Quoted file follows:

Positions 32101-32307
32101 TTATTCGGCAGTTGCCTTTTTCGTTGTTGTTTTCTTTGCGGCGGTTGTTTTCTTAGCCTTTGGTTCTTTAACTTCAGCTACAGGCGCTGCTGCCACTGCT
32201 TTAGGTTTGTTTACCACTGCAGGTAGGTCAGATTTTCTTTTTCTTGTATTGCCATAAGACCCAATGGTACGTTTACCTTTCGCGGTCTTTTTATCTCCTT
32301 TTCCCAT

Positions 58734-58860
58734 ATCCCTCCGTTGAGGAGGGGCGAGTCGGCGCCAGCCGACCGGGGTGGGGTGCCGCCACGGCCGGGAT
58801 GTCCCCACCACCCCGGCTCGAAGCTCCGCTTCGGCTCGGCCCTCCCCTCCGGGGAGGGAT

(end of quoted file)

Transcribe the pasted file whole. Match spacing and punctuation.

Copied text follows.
Positions 32101-32307
32101 TTATTCGGCAGTTGCCTTTTTCGTTGTTGTTTTCTTTGCGGCGGTTGTTTTCTTAGCCTTTGGTTCTTTAACTTCAGCTACAGGCGCTGCTGCCACTGCT
32201 TTAGGTTTGTTTACCACTGCAGGTAGGTCAGATTTTCTTTTTCTTGTATTGCCATAAGACCCAATGGTACGTTTACCTTTCGCGGTCTTTTTATCTCCTT
32301 TTCCCAT

Positions 58734-58860
58734 ATCCCTCCGTTGAGGAGGGGCGAGTCGGCGCCAGCCGACCGGGGTGGGGTGCCGCCACGGCCGGGAT
58801 GTCCCCACCACCCCGGCTCGAAGCTCCGCTTCGGCTCGGCCCTCCCCTCCGGGGAGGGAT